Sunday, August 1, 2021

I Got To Be in Pictures!

I’m in a movie! A real movie with a director and cameraman and “action” and “rolling.” And a line person and locations and extras and multiple takes. This is my newest New Thing in a while!

It’s called Next to North, and it’s the brainchild of Rebecca Casselman. It’s the story of an Alaska woman returning to Alaska to heal from a Lower 48 divorce. I play GAT (Great Aunt Tonka):

Late 60s Woman

She is called Tonka because she gave Tori a Tonka truck when she was little. Gat is fun-spirited, always bringing wonder and laughter to the family. She lives out in the bush with her man Joe, only coming into town for supplies every few weeks. She is visiting to lend support to Tori and love on her great-great nieces. She likes to crack jokes and forgets to have a filter when in ‘society.’
Boy, that’s a real character stretch!

It all started because I ran into my friend Jane while hiking, and she mentioned being in some indie films. Jane and I both worked at the library, but we also did theater acting. Next thing I knew, Jane told me to call Rebecca, with whom I Zoom-auditioned, and I got the part!

Jane, Linda, and I know each other from the theater world – acting on stage. Acting where you learn your lines in the script and your character develops from one scene to another. Where your lines go in order.

“In order” is just not what movie making is about.

So sometimes, I’d be in a T-shirt for a summer scene, but afterwards I’d be in long sleeves for a prior fall scene. But that’s not the big adjustment.

Let’s say I’m saying two sentences to the two adorable great-great nieces: “I don’t live here, remember? I live out in the Bush with Joe.” So, theater actor that I am, I think I’m going to say them and hug the girls and work my emotions for leave-taking and the rest of my lines.

But someone yells cut and Darius the cameraman moves over my shoulder or over the girls’ shoulders or from the kitchen. And we do it again. And someone coughs and we do it again. And the director and cameraman confer and we do it again. Forget that I have three more sentences that are supposed to come right after with emotional content.

In theater, you have to remember that every audience is seeing the play for their first time, so you have to be fresh with every repeat performance. Here, you have to be fresh with every repeat line. And recover where you are for the next line.

So what you think they’re getting is a chopped-up, fragmented mess of lines and script. Except Darius tells me that the average shot is only seven seconds long, that I should check on my next TV show.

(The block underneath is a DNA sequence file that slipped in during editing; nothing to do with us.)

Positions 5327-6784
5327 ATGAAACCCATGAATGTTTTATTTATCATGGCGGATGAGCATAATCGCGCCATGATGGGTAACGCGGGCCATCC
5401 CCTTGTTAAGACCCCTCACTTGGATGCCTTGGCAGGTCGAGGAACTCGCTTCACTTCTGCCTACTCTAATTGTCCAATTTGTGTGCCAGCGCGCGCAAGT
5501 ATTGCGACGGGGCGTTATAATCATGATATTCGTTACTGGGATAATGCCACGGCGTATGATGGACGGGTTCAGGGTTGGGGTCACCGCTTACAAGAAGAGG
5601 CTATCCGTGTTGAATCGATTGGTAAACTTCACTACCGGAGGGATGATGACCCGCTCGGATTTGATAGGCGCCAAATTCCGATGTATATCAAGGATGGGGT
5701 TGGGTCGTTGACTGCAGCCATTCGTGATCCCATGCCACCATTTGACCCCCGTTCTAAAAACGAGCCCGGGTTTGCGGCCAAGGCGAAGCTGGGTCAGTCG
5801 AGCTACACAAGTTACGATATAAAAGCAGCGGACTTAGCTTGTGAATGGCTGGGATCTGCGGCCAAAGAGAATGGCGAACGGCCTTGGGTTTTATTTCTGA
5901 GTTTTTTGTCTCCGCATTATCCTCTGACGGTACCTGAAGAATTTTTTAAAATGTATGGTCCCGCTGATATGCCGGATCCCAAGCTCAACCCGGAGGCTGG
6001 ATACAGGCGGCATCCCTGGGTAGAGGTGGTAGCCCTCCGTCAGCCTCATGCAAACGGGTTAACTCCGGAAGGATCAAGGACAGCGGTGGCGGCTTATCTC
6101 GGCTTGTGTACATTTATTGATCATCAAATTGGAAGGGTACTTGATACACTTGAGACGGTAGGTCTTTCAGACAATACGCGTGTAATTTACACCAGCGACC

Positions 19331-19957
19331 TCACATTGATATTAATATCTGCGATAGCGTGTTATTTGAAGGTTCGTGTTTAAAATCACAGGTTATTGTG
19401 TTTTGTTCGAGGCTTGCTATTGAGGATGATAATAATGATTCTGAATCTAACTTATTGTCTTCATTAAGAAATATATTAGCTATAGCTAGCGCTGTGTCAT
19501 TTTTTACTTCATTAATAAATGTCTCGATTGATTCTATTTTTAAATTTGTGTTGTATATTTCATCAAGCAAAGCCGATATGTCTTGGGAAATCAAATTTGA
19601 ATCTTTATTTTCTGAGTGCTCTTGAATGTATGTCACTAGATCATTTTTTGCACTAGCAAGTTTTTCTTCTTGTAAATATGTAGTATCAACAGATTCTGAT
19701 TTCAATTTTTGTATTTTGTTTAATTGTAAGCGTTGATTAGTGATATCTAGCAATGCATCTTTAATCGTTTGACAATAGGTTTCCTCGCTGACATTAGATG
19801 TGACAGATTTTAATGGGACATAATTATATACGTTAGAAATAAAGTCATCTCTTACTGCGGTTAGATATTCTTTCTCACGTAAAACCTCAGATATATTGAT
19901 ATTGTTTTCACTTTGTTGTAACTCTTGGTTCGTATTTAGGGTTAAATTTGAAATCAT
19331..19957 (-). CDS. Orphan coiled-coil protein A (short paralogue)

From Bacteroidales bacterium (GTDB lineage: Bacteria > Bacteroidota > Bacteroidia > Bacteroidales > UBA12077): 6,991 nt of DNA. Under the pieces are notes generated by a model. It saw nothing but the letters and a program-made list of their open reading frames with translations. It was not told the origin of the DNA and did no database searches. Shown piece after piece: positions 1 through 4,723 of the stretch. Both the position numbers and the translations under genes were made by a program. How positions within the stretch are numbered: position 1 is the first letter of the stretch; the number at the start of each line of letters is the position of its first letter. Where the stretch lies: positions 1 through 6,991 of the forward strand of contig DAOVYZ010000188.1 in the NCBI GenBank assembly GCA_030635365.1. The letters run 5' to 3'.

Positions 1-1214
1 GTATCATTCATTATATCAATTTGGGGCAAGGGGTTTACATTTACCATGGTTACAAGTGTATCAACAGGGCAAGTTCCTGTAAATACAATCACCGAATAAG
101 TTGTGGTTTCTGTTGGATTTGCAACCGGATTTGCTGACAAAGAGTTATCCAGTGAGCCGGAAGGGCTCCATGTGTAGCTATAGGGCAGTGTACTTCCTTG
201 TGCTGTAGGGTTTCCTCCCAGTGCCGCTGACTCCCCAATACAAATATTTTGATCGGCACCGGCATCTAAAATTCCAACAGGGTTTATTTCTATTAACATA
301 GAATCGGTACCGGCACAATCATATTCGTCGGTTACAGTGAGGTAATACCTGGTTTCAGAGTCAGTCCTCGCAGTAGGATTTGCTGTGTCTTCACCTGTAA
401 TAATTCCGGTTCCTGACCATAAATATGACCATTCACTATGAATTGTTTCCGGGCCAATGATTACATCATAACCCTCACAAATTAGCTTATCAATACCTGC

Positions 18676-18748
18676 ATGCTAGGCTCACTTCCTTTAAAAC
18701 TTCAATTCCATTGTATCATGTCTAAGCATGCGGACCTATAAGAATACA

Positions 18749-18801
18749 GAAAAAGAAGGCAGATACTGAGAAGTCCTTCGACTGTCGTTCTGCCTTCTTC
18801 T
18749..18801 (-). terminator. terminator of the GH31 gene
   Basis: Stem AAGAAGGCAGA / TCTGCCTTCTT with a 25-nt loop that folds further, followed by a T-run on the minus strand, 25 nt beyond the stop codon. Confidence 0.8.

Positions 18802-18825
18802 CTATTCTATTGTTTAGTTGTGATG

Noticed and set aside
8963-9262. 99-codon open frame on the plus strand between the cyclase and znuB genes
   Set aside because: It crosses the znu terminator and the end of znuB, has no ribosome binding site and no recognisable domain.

Oh, wow, he’s right! A man running: two seconds on his shoes, one second on a passing window, two seconds on his sweating face, one second on his looking over his shoulder, two seconds on what’s behind him, two seconds on him long-distance, etc. etc. But somehow our brain puts it all together seamlessly.

I have new respect for the editor of movies.

And for what they call the Continuity Person.

One day, Linda and I are in an autumn card-playing scene. Then, for a few days, we’re in the summer. Then we’re back to the night of the card-playing, but I think Linda is in the wrong shirt. After grappling with our Third Third memory capacities, Linda goes home to her laundry pile and returns to the set with the right shirt. We’re pretty sure.

Never mind where the tea cups were placed!

It had been quite a while since I’d acted. And suddenly, there I was with a group of actors again. You share a stage and a script and a schedule in a collaborative work of art. Everyone wishes everyone well because you share this production and you want it to succeed and you need everyone to succeed.

Movieland gives you a chance to inhabit a different world, to take a break from this one. You share lots of waiting around time – as yourself – in between the role you’re adopting. There’s something about putting on a role deliberately: because then it’s clear when you take it off. In Real Life, that’s not always clear. But for a time, with acting, you take a break from yourself, too. What a relief.


  1. What a terrific experience to add to your mike long resume! Looking forward to seeing it!

  2. Interesting! I never thought about some of this stuff before and I liked learning about how a scene such as a man running might be constructed. Wow.


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